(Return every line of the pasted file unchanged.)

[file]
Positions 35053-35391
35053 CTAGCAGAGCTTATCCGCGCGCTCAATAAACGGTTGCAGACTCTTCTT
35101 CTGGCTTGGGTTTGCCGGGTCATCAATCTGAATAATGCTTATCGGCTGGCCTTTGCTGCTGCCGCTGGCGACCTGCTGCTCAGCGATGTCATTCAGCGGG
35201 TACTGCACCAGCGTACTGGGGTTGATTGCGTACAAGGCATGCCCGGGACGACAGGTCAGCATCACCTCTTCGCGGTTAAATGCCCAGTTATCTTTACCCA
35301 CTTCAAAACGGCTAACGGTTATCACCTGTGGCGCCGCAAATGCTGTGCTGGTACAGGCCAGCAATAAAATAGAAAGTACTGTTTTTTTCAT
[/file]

Positions 35053-35391
35053 CTAGCAGAGCTTATCCGCGCGCTCAATAAACGGTTGCAGACTCTTCTT
35101 CTGGCTTGGGTTTGCCGGGTCATCAATCTGAATAATGCTTATCGGCTGGCCTTTGCTGCTGCCGCTGGCGACCTGCTGCTCAGCGATGTCATTCAGCGGG
35201 TACTGCACCAGCGTACTGGGGTTGATTGCGTACAAGGCATGCCCGGGACGACAGGTCAGCATCACCTCTTCGCGGTTAAATGCCCAGTTATCTTTACCCA
35301 CTTCAAAACGGCTAACGGTTATCACCTGTGGCGCCGCAAATGCTGTGCTGGTACAGGCCAGCAATAAAATAGAAAGTACTGTTTTTTTCAT